Browsing articles from "December, 2009"

Where’s Marc?

The importance of the entrepreneur to the success of a technology company cannot be over-stated.

The holiday season is a terrific time to reflect back on the year, and looking back on 2009, if I can say one thing about the enterprise software pitches we’ve seen, it’s that many if not all started out with, “We’re like…”

A lot of these businesses do, in fact, look a lot like, from a growth perspective. There are, however, a few differences, the most important of which is, none of them include Marc Benioff as part of the pitch!

Some might minimize the impact of this missing factor on the potential success of their business. But if you look at the most successful tech companies of the last 20 or 30 years, there are almost always one or two key people you can point to who made the company. The list comes easily to mind: Steve Jobs, Bill Gates, Larry Ellison, Larry and Sergei, Marc Benioff, and Jeff Bezos, to name a few.

So when someone comes in with an incredible idea and the pitch starts with, “We’re like,” the #1 question in everyone’s mind in the room is not, “Does this revenue ramp look like that of” It is: “Where’s Marc?”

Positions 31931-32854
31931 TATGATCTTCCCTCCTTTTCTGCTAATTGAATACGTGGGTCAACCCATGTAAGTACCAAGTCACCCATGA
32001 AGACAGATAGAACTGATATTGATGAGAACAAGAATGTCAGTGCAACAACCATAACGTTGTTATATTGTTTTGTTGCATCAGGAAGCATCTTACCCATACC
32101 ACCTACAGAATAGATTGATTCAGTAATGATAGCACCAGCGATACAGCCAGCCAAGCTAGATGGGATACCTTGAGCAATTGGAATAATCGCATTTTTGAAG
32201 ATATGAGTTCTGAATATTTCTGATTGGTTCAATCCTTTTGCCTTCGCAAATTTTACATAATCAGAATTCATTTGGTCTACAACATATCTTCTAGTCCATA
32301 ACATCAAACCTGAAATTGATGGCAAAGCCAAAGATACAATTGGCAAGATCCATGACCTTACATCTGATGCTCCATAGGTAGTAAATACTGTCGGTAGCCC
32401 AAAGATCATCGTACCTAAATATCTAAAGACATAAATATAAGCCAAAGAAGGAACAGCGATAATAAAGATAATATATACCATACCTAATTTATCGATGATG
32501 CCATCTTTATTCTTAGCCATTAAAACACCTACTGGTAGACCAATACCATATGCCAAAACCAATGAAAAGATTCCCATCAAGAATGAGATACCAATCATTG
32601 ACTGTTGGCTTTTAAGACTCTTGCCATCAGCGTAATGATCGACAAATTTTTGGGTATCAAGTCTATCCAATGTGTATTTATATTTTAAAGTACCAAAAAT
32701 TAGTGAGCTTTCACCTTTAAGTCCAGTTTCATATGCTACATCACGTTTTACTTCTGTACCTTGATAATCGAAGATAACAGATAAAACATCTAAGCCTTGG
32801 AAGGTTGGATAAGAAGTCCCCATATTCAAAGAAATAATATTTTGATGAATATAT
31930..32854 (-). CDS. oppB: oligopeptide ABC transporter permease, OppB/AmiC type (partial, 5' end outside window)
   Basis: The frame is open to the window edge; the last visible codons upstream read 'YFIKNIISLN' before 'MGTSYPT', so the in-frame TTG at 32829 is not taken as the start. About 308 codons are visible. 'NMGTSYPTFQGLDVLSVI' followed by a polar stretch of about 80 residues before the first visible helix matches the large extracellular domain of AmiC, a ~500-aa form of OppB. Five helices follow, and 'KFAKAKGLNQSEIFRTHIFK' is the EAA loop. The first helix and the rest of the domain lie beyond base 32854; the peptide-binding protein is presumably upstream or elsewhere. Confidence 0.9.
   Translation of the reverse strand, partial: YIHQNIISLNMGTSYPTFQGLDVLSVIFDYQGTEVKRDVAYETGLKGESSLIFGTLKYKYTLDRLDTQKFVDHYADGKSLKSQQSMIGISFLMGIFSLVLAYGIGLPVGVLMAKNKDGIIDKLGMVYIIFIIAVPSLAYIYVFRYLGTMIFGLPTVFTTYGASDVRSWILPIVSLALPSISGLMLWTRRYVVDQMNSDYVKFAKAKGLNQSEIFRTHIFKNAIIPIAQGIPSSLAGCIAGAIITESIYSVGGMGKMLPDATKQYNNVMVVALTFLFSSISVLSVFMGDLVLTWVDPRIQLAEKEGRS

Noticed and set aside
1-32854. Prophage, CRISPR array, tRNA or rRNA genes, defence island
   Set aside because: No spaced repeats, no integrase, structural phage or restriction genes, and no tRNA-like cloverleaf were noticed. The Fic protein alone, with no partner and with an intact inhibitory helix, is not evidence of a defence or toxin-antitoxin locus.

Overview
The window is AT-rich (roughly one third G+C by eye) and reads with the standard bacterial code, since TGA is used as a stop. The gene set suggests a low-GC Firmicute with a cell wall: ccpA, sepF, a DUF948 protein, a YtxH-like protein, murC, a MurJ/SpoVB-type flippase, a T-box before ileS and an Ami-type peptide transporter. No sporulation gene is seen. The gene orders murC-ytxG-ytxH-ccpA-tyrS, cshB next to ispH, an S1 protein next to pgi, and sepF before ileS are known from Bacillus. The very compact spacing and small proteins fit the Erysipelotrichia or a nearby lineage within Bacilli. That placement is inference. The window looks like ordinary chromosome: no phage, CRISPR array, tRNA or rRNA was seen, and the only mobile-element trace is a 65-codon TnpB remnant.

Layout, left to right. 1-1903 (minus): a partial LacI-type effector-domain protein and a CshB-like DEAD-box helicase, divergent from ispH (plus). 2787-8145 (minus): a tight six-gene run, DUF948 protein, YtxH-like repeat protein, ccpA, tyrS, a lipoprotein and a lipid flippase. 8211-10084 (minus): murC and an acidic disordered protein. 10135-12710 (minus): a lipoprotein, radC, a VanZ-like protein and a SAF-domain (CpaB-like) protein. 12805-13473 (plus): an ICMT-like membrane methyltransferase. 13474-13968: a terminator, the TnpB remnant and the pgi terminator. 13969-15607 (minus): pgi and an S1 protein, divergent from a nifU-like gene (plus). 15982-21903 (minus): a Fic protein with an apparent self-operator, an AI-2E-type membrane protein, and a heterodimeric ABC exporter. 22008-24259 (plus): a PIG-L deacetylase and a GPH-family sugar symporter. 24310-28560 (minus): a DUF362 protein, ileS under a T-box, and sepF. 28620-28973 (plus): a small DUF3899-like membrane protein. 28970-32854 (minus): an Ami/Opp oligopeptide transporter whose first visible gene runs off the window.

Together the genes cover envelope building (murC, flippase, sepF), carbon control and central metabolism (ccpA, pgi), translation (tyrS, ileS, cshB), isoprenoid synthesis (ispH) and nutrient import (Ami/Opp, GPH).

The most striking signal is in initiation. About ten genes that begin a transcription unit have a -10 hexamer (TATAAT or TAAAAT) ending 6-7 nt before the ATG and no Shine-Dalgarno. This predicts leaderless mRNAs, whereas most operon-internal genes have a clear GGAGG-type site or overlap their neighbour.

Because without Benioff, I would argue, would not have become the SaaS category creator and market defining company that it did.

There are a lot of differences one can look to when a company pitches itself as analogous to another. Two easily quantifiable factors are capital and revenue., no doubt in part due to the market conditions of the time, was able to raise a whopping $64M of funding in its first two years in business. I have argued in the past that the cost of building and delivering product to market has markedly decreased in recent years – due to the very existence of companies like Certainly software companies today should require far less capital than Salesforce or NetSuite from creation to liquidity. But the point remains that had a significant amount of capital to work with to get the fly-wheel spinning — a lot of which it could apply to fund the cost of customer acquisition. The other measurable factor, as shown in the chart below, is’s revenue growth ramp from 2001 to 2004: from less than $10M to greater than $90M.

More subjective, however, is measuring the entrepreneur whose vision it was to create to begin with. That factor is a much harder one to quantify, and certainly is more easily measured with the benefit of hindsight. The real challenge of course, is convincing potential investors, as Jobs, Gates, and Benioff were able to, that you are going to be hugely successful as an entrepreneur before you are. When it comes to pitching your own company, the benefit of comparing yourself to – or any other wildly successful public company for that matter – may be vastly diminished unless you are in fact the next Marc Benioff, Steve Jobs, or Bill Gates. And if you are, then compare away – just be ready to make your case.

Dec 21, 2009